NEWS-SENTINEL EDITORIAL: The right plan to get Indiana back on track

The announcement at the end of last week that President Trump has given the country’s governors a three-phase plan to reopen the economy is a good, while cautious, first step in U.S. recovery from the COVID-19 coronavirus.

And that could mean, as Gov. Eric Holcomb predicted, that the reopening of Indiana’s economy could begin in “early May.”

While the emphasis on health and saving lives has been preeminent in closing down the country, we believe it is imperative that officials have a plan in place to restore normal activity as circumstances allow. And that is really the crux of what has been proposed — “a phased and deliberate approach” to restoring normal activity in places around the nation that have strong testing and are seeing a decrease in COVID-19 cases.

While it was heartening to hear President Trump say at Thursday’s press briefing, “We’re starting our life again. We’re starting rejuvenation of our economy again,” our concern is that we don’t move too soon or become complacent about the measures we have taken to help slow infections from the virus. So it was equally comforting to hear the president qualify his comments by adding, “This is a gradual process.”

We think it is important that each governor have an arsenal of procedures ready to move their states back to business in an organized, graduated plan that doesn’t simply dispel with all measures of safety and caution. Governors have primary responsibility for public health within their states, and the president’s plan is designed to let them call the shots.

The president outlined a three-phased process to gradually reopen businesses and schools where appropriate.

The phases recommended are: (1.) strict social distancing for all people in public with gatherings of more than 10 people to be avoided and nonessential travel discouraged; (2.) people would be encouraged to maximize social distancing where possible, limit gatherings to no more than 50 people unless precautionary measures are taken, and travel could resume; (3.) a return to normalcy for most Americans, with a focus on identification and isolation of any new infections.

The new guidelines are intended to ease restrictions in some areas of the country that have a low transmission of the coronavirus. The president said parts of the country that are lesser-hit would be able to proceed to “phase one” of his guidelines “literally tomorrow.” But he said he doesn’t want New York or other hard-hit areas to come back too soon.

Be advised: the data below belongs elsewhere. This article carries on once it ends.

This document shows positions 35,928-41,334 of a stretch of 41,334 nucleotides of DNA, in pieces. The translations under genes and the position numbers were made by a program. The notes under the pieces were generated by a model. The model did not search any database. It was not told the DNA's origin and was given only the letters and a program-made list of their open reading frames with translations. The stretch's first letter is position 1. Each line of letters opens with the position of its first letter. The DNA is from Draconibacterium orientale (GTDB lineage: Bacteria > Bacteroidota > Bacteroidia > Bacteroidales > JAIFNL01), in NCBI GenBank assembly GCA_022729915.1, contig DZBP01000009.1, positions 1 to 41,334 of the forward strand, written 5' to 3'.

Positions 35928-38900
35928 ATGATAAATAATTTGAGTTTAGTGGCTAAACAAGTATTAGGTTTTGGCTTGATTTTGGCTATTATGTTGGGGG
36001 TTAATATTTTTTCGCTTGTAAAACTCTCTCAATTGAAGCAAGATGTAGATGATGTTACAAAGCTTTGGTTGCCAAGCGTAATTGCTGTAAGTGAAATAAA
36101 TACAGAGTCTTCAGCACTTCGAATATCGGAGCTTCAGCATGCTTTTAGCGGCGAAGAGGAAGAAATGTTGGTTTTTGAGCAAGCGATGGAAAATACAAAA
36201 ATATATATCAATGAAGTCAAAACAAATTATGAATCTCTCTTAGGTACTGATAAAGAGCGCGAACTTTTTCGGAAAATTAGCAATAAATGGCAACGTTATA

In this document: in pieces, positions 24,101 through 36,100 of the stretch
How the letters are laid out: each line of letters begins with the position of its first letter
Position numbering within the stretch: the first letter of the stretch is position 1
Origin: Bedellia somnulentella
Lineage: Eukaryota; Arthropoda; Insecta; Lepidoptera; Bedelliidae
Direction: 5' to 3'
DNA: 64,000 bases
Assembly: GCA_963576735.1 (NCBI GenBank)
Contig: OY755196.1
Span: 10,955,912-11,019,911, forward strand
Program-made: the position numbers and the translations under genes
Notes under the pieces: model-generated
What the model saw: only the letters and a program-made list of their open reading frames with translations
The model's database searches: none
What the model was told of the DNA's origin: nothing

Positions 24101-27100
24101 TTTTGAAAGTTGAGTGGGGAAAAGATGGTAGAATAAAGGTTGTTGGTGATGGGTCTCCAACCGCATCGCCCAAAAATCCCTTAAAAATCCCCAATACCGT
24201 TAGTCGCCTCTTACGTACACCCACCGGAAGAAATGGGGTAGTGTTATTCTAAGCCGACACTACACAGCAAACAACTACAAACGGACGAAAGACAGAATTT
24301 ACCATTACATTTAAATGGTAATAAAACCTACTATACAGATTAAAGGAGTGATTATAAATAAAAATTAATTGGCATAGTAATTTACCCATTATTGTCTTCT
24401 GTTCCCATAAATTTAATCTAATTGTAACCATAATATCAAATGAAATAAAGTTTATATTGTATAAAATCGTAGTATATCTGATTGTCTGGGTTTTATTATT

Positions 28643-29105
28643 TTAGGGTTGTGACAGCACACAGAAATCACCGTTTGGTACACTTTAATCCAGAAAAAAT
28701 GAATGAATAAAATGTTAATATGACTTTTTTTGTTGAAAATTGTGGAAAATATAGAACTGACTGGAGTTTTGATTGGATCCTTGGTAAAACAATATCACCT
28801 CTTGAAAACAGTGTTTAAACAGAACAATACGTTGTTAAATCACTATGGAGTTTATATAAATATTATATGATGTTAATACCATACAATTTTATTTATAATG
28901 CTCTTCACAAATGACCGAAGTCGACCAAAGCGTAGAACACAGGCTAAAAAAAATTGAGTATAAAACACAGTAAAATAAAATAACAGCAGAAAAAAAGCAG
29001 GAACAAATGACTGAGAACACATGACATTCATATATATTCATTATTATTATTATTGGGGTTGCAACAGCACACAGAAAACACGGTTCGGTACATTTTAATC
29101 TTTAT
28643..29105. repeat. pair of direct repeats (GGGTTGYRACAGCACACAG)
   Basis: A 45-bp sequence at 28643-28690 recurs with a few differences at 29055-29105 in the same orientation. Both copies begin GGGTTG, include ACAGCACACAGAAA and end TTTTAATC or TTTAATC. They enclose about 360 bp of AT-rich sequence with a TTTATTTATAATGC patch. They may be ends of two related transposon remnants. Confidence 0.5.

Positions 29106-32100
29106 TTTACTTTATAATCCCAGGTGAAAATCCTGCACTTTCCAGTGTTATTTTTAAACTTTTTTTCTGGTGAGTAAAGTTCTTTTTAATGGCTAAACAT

The guidelines would suggest that some parts of the country could see a return to normal commerce and social gatherings following a month of evaluating whether or not the easing of restrictions leads to an increase in virus cases. But it could take longer in other areas of the country, especially if virus cases do increase.

Gov. Holcomb jointly announced a formal agreement Thursday with the governors of Michigan, Ohio, Wisconsin, Minnesota, Illinois and Kentucky to coordinate on how and when businesses will open.

“This doesn’t mean our economy will reopen all at once, or that every state will take the same steps at the same time,” the governors assured in a combined statement. “But close coordination will ensure we get this right.”

Gov. Holcomb has asked every industry in Indiana for suggestions to safely reopen and wants those responses by Wednesday. While protesters at the governor’s mansion Saturday demanded a return to normalcy, a Pew Research Center survey released Thursday shows two in three Americans expressed concerns that restrictions meant to slow the spread of the virus would be eased too quickly.

We support President Trump’s graduated plan and believe Holcomb is on the right track toward getting us back to business as usual.


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